Caravan Sites


Finca De La Piedra

Welcome to Jeff and Irene`s site in ANDALUCIA,

Spain.Here is a CL type site which caters for Adults just 30kms back from Costa Del Sol coast by Malaga. Within easy reach of the airport and also of the beautiful countryside of the Malaga area. Why not try Jeff and Irene`s small CL type caravan site.
Just 30 kms back from the hustle and bustle of the Costa Del Sol there is a peaceful area waiting to be discovered.In the village of Villafranco near to Alhaurin Del Grande and Coin there is a small site which gives all a warm welcome. Come and see for yourself in the Orange and Lemon groves of Andalucia. Dehesa Alta
Villafranco 29750 Cartama Malaga Tel: 0034 635982140,{Or Tel: 0034 656303911}

Costa del Sol

After the Costa del Sol, the Costa Brava is the best-known part of Spain's coastline, at least by name. Because, although it has suffered from development, it still has unspoilt corners, sheltered coves, some of the most attractive scenery in the Mediterranean and delightful beaches.

The Costa Brava used to be defined as more or less the Catalan coast between Barcelona and France, but the Costa del Maresme, the coast of the county north-east of El Barcelonès, is now being promoted in its own right, and is, in any case, quite different in character. For our purposes, then, the Costa Brava is the coast of the Catalan province of Girona, the other important geographical feature of which is the Pyrenees. Its name is often translated as "wild coast," but "brava" carries a hint of something more than "wild," "savage," perhaps, even "mean.".
Blanes is too close to Barcelona to be unspoilt, but its beaches are fine.
Cadaqués is a very attractive, rather chic, but not excessively pricey little town which makes a good base for exploring the adjacent Cap de Creus Natural Park.
L'Estartit and the Medas Islands
L'Estartit is a former fishing village with a good beach, while the Medas Islands are a successful marine reserve, popular with divers.
Most people visit Figueras for the Dali museum, but it is a pleasant enough place in its own right. This is a visually appealing site from a web design outfit: unfortunately, the English plays out very quickly.
If you are staying on the Costa Brava and are too sunburnt for the beach (or even if you are not), an excursion to Girona is a good idea .Lloret de Mar
It is unfortunate that Lloret is a centre of mass tourism, as otherwise it has a certain something. If you are looking for a good time, crowds and nightlife, Lloret is the right place for you. Even if you are not, you could do worse.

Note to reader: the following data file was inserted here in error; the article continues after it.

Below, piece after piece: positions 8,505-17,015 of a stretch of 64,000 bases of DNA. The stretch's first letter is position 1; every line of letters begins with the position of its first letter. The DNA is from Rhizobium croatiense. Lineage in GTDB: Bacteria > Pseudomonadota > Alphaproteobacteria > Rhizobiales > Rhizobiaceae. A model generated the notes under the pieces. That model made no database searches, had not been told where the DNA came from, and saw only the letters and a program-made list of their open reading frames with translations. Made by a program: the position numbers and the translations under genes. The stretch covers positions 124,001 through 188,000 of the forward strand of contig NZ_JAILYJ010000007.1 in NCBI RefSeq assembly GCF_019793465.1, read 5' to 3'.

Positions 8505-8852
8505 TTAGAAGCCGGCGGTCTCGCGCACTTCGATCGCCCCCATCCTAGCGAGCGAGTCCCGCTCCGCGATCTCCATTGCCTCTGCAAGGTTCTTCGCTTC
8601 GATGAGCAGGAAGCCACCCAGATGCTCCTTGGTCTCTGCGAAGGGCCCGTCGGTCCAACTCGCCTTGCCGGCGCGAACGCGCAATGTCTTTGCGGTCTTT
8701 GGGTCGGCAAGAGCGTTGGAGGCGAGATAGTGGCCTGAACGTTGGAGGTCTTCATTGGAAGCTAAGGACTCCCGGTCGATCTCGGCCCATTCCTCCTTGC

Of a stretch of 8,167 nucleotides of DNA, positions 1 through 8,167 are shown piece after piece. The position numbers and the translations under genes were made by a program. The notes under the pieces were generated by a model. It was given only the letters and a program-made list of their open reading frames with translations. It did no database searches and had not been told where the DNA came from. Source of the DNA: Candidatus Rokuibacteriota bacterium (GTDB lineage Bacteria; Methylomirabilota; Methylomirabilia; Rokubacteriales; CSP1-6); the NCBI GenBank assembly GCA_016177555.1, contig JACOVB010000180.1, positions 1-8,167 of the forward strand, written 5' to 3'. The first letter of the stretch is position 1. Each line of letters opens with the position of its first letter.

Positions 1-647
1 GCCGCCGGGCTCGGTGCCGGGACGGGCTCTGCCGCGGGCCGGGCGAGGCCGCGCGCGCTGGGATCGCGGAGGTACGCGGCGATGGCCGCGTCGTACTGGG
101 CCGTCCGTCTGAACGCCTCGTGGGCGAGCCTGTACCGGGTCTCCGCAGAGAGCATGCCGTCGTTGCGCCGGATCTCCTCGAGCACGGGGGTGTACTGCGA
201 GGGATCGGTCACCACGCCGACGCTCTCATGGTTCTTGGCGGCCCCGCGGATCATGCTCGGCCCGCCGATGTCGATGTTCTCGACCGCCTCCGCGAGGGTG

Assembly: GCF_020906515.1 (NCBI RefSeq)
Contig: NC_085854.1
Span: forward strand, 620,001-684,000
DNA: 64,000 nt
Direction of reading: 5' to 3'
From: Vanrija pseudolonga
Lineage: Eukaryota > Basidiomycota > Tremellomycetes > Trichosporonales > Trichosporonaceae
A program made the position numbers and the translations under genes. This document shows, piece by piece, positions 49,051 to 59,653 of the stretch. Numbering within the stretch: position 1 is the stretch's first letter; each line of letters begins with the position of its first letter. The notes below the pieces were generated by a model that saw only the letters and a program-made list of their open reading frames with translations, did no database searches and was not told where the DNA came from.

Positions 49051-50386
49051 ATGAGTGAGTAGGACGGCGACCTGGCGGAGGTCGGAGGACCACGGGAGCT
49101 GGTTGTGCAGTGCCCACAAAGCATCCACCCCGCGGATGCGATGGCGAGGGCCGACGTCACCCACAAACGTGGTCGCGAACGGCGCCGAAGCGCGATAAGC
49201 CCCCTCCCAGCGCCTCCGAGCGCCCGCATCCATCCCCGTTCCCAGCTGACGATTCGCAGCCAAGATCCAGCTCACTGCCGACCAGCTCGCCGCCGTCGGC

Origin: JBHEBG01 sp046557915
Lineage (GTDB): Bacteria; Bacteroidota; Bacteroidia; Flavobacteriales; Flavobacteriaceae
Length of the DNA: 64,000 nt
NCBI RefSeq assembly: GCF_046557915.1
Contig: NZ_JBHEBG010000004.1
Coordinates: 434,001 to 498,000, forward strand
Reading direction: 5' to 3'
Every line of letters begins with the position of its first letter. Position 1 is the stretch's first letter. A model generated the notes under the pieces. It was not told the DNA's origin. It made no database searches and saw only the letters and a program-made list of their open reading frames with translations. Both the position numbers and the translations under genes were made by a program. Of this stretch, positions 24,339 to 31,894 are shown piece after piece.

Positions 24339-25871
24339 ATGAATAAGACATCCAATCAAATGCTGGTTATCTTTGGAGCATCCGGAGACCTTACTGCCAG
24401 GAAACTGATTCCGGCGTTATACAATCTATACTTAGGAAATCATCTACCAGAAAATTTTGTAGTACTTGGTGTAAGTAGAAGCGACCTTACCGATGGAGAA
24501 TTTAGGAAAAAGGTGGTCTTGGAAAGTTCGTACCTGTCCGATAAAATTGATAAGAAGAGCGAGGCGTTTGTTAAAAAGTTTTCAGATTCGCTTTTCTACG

In general, the nearer France you get, the more attractive the Costa Brava becomes. Portbou is practically on the border and is a charming fishing village turned resort. (You might want to turn your speakers off for this link, though - the Midi channels are wrongly set or something.)
Although the remains of what used to be the historic town of Roses are pretty well hidden, it makes a good base for a beach holiday.
Tossa de Mar
Tossa de Mar is one of Spain and Portugal for Visitors' favourite places on the Costa Brava, lively without having completely lost its old charm. This site describes itself as the "digital tourist office" and has lots of images...
Spain's nightlife is enjoyable to a degree not found anywhere else - the renowned Spanish lust for life with its tie off and its sleeves rolled up. And unlike other countries, it is not exclusive. Drink and entrance prices are reasonable, and only in the most fashionable clubs and discos will you have to face the humiliation of a bouncer deciding whether your clothes are expensive and modern enough.
Spain's fantastic food and drink beats down all barriers of unwillingness to try the foreign. Its taverns and bars provide good, filling, staple fare, and restaurants are plentiful for when you want to splash out a little. And regional differences are enormous, the cuisine of each area having its own distinctive flavour. Plus, Spain now boasts some of the best, most cutting-edge chefs in the world, to boot, names like Ferrán Adrià and Martín Berasategui.

Le Fournet, 16450 Saint Laurent-de-Ceris

Le Fournet Annette & Pete have a 10 acre park and is near the quiet village of Saint Laurent-de-Ceris. Where you can enjoy the peace and tranquillity of French country life.We have our own private stretch of river bank which is available to any anglers in your party.The Park has 6 pitches for touring caravans, mobile campers and tents, giving each individual pitch plenty of room and space.Purpose built barbeques and picnic tables are placed around the park, so you can enjoy the long hot sunny Charente evenings at Le Fournet.There are two natural springs, one has small waterfall from the natural rocks, from which the spring waters, fall naturally into the River La Charente.All in all, our park is a peaceful area and as we only accomodate 6 pitches, you can be sure of a tranquil setting during your stay with us
Camping Le Fournet , Le Fournet, 16450 Saint Laurent-de-Ceris, France
00 33 5 45 31 78 28 Mobile: 00 33 6 32 83 74 67 If you are calling from the UK 0844 23 26 284 for our British Clients, which only costs 3p per minute. email

Los Llanos

The "Los Llanos"campsit is located near several towns which enliven the area with their festivities in winter as much as in summer.
What's more, its proximity to various large tourist areas such as Denia, Javea, Benidorm, Calpe, Moraira, Altea, etc., offer other possibilities for an excellent vacation.